Server virtualization vs. storage virtualization

Functional Fusion? by Cain Novocaine (cc) (from Flickr)
Functional Fusion? by Cain Novocaine (cc) (from Flickr)

One can only be perplexed by the seemingly overwelming adoption of server virtualization and contrast that with the ho-hum, almost underwelming adoption of storage virtualization.  Why is there this significant a difference?

I think the problem is partly due to the lack of an common understanding of storage performance utilization.

Why server virtualization succeeded

One significant driver of server virtualization is the precipitous drop in server utilization that occurred over the last decade when running single applications on a physical server.  It was nothing to see real processor utilization of less than 10% and consequently it was easy to envision that executing 5-10 applications on the single server. And what’s more each new generation of server kept getting more powerful, handling double the MIPs every 18 months or so driven by Moore’s law.

The other factor was that application workloads weren’t increasing that much. Yes new applications would come online but they seldom consumed an inordinate amount of MIPs and were often similar to what was already present. So application processing growth while not flatlining, was expanding at a relatively slow speed.

Why storage virtualization has failed

Data on the other hand continues its never ending exponential growth. Doubling every 3-5 years or less. And the fact that you have more data, almost always requires more storage hardware to support the IOPs being required to support it.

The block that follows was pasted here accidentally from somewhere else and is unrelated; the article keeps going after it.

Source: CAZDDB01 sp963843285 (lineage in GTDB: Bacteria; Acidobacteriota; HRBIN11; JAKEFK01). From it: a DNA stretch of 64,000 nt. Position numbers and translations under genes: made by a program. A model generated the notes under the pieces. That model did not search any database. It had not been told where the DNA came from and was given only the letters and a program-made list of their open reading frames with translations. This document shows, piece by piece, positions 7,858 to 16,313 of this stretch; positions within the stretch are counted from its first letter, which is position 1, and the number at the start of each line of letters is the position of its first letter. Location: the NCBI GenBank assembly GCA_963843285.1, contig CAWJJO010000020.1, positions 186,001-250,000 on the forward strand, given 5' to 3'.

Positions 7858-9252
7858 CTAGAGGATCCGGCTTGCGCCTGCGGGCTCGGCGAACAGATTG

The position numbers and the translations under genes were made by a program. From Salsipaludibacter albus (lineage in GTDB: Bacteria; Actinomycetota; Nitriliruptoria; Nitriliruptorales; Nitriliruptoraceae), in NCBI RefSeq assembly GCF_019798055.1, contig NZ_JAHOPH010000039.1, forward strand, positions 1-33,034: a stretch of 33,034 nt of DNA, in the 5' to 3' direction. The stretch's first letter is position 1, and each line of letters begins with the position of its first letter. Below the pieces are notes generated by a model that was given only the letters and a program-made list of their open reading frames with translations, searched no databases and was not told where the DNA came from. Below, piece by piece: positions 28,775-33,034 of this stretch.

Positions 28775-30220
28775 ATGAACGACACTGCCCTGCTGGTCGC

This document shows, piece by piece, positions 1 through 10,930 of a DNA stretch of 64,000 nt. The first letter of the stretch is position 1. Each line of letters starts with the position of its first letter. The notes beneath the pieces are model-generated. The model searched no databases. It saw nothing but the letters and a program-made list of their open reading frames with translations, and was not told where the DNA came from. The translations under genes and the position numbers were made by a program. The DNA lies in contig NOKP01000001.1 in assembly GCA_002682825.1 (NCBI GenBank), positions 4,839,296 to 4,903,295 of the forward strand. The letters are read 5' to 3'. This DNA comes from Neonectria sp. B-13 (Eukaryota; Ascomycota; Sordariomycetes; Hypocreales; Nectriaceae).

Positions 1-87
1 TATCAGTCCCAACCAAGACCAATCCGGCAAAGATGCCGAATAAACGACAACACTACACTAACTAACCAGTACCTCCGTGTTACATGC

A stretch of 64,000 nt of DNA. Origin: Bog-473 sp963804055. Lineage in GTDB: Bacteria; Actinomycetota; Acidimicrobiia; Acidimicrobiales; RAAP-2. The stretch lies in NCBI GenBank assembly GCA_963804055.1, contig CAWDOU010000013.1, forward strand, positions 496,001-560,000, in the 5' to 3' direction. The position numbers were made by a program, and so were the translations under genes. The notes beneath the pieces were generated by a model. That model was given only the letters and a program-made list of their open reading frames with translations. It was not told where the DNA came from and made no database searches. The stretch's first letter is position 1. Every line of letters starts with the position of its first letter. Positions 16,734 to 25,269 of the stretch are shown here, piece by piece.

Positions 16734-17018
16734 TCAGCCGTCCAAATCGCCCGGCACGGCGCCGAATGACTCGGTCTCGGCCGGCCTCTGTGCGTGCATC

In the past the storage IOP rates was intrinsically tied to the number of disk heads available to service the load.  Although disk performance grew it wasn’t doubling every 18 months, and real per disk performance was actually going down over time, measured as the amount of IOPS per GB.

This drove proliferation of disk spindles and as such, storage subsystems in the data center. Storage virtualization couldn’t reduce the number of spindles required to support the workload.

Thus, if you look at storage performance from the perspective of % IOPS one could support per disk, most  sophisticated systems were running anywhere from 75% to 150% (based on DRAM caching).

Paradigm shift ahead

But SSDs can change this dynamic considerably.  A typical SSD can sustain 10-100K IOPs and there is some liklihood that this will increase with each generation that comes out but the application requirements will not increase as fast.  Hence, , there is a high liklihood that normal data center utilisation of SSD storage perfomance will start to drop below 50% or more, when that happens. -torage virtualization may start to make a lot more sense.

Maybe when (SSD) data storage starts moving more in line with Moore’s law, storage virtualization will become a more dominant paradigm for data center storage use.

Any bets on who the VMware of storage virtualization will be?